The PLÅT seminar is a major event devoted to metal sheeting. This year the seminar is entitled PLÅT11 and will be held in Stockholm on February 2, 2011.

The purpose of the seminar is to highlight sheet metal facades and metal’s architectural potential, showcasing unconventional ways of utilizing it. Every year some 300 architects, contractors and consultants attend the seminar.

Previous key speakers have been Kengo Kuma, William Zahner of A.ZAHNER COMPANY, Dominique Perrault, Jacob van Rijs of MVRDV, Bruce Nichol of FRONT INC and Ryue Nishizawa of SANAA.

The organizers of the PLÅT seminars are Plåtforum, an association with leading companies within the field: Rheinzink, Luvata, Plannja, Heco Nordiska and Bevego. They naturally represent the materials most commonly used in sheet metal construction: steel, zinc, copper and aluminium. These materials and their characteristics are exhibited in specially designed stands located outside the seminar hall.
An additional partner is Plåtslageriernas Riksförbund, the professional organization representing Sweden’s sheet-metal workers with close on 1000 member companies.

PLÅT11 is the fourth PLÅT seminar to be held.

See you in Stockholm in february 2011.


In Malmö we were treated to a lecture by this year’s Pritzker Prizewinner, Ryue Nishizawa, SANAA. In his typically humble Japanese manner Ryue presented several topical projects, including the Louvre-Lens museum and the recently opened Rolex Learning Center. He repeatedly stressed his obvious motto of  “Keep it simple”. The fact that sheet metal work so often figures in SANAA’s work is explained by Ryue’s appreciation of metal’s combination of reflection, lightness of expression and strength. His personal favourite is aluminium. He appeared to view his winning of the Pritzker Prize with relaxed composure, and this despite the fact that SANAA win only one out of every thirty contests. “I believe our proposals are too simple,” Ryue indicated. But with the final product before us we could appreciate that the simple was in fact what was tricky. There is generally a masterpiece lurking in achieving almost nothing – at least if that nothing comes from Ryue Nishizawa and SANAA.

FRONT and Bruce Nichol are the company and the person behind the technical facade solutions at, for instance, SANAA’s new Museum of Contemporary Art in New York. Part of the task there was to create the right tonal shade on the bright aluminium facade, but first and foremost to scour the world for an environmentally friendly processing method that gave the desired result. Bruce gave a detailed insight into the problems and solutions involved in a number of exclusive facade projects where his job has been to realise the architect’s intended design idiom and functions while at the same time paying regard to the metal’s specific characteristics. FRONT’s knowledge and experience in the field of metals and facades are unique in the world, and among those who have made use of their skills are Renzo Piano, Herzon & de Meuron and Zaha Hadid.


In Gothenburg participants to the seminar were able to share in Kengo Kuma’s restrained and deferential approach both to architecture and to life itself, an approach which inspires the greatest respect for his work. The familiar expression “necessity is the mother of invention” acquires a completely new connotation after following a lecture in Kumaist architecture.  The focus is on locally available construction materials, whether they comprise plastic, stone, paper, sheet metal, bamboo or glass. Every project brings with it its own special requirements, and he constantly seeks out fresh challenges to feed his own inspiration. Time-consuming indeed, but this is his way of working and nothing else will satisfy him he claims.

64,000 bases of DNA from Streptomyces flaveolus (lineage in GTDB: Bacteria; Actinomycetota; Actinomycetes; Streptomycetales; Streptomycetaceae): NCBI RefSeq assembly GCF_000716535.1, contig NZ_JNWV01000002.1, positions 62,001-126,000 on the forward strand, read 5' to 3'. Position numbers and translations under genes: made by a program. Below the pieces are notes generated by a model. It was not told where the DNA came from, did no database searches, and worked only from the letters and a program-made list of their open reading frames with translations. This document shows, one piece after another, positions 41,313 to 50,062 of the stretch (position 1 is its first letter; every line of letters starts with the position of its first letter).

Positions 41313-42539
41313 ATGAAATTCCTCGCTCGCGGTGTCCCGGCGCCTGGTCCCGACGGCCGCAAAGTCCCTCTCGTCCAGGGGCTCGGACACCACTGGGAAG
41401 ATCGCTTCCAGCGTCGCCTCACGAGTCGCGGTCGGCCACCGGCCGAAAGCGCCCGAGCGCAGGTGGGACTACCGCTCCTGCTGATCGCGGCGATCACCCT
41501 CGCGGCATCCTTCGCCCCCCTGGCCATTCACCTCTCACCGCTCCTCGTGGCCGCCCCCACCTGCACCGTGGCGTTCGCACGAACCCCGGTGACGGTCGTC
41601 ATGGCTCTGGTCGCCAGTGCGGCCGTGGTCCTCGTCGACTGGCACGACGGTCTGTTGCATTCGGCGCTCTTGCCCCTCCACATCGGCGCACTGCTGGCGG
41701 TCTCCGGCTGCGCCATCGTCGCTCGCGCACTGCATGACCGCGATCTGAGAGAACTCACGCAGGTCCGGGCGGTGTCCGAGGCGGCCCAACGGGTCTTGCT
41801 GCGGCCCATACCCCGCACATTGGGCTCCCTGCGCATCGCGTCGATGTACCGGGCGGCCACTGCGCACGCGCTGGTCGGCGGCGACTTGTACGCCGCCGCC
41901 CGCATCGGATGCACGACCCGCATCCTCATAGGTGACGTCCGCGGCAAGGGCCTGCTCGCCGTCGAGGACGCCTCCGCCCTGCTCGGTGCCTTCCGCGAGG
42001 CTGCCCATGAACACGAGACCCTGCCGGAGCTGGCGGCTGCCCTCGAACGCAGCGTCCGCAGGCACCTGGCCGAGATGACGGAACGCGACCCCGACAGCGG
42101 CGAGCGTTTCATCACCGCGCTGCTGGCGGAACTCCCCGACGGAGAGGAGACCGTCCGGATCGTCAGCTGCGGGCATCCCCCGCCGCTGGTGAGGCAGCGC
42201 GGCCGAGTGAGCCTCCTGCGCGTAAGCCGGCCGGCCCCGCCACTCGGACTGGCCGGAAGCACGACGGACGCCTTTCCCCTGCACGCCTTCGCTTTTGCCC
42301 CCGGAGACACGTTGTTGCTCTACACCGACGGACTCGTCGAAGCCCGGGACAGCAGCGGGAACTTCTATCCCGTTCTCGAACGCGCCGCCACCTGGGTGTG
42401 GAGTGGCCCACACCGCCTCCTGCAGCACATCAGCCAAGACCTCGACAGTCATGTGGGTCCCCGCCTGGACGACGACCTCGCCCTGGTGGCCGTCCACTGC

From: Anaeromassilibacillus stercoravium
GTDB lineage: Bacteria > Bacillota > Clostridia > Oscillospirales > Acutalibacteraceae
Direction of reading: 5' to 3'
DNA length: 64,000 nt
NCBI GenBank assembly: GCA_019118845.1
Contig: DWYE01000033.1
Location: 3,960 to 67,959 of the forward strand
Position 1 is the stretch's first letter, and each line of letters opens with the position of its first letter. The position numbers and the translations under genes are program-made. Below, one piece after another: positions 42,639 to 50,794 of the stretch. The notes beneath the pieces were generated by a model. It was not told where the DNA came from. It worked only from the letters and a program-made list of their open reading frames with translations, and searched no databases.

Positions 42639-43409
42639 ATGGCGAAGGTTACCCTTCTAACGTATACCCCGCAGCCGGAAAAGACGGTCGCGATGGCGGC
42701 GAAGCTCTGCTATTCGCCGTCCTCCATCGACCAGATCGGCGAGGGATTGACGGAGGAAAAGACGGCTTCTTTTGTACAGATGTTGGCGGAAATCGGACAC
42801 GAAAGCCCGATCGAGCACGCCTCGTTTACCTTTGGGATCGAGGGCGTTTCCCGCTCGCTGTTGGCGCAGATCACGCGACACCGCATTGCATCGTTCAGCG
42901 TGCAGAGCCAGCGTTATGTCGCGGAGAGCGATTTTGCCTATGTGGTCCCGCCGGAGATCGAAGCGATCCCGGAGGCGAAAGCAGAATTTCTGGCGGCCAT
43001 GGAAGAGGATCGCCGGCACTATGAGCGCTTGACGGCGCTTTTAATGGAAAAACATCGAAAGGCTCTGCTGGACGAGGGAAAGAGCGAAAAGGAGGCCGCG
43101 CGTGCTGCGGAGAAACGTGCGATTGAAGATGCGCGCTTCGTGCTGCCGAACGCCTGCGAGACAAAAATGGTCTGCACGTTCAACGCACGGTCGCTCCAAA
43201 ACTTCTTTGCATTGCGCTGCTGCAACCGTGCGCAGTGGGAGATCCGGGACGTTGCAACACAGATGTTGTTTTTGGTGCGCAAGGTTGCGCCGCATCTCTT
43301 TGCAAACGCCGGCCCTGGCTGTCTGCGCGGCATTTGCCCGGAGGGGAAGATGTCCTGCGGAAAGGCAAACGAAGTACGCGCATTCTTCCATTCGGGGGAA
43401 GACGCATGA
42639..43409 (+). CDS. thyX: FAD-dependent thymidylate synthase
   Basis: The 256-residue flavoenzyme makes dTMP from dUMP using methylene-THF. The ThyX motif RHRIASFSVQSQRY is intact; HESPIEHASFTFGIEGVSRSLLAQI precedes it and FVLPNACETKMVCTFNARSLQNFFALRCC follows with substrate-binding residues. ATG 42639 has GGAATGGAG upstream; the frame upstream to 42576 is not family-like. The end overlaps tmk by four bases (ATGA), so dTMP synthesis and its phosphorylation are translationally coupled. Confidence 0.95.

William Zahner brought to his listeners a number of intriguing and surprising experiences, and invited them to take part in a creative thought process on the theme of sheet metal’s vast potential. His company is on the one hand a family heirloom possessing an inherited bank of acquired knowledge and on the other a gigantic playground in which computers and various sheet metals provide the basic materials. Nothing is impossible. With their distinctive approach whereby the commission is always focused on the architect’s wishes, Zahner’s firm stands out as the dream machine for everyone desiring to include sheet metal in their architecture. Zahner works for Frank Gehry, Herzog & de Meuron and Daniel Libeskind, among others.


At the first PLÅT event, held in Stockholm, Jacob van Rijs, MVRDV, took the stage. With infectious enthusiasm and humour he shared with us his thoughts on techniques behind the architectural firm’s mobile housing, pig cities, container buildings, unusual material combinations and surprising colour selection. He made it clear that the future by no means needs to be as we expect.

Dominique Perrault, a major figure and monumental designer, visited Sweden for the first time. Being the leading innovator he is in the fields of metal facades and metal weave, his presentation included two ongoing projects demonstrating unique and exciting use of metals – the Markiinsky II Theatre in St Petersburg and the Olympic Tennis Center in Madrid.

Lars Ingvarsson, Ortic, doctor of engineering and inventor, was for most of us an unexpected and welcome acquaintance. He lectured on his new 3-dimensional roll-forming technique for producing sheet metal items in curved shapes, a technique that offers new potentials for sheet metal in architecture and one that has rescued the construction of numerous Olympic arenas. In addition he gave fresh meaning to the concept of just-in-time with his creative solutions for sheet metal production in mobile containers.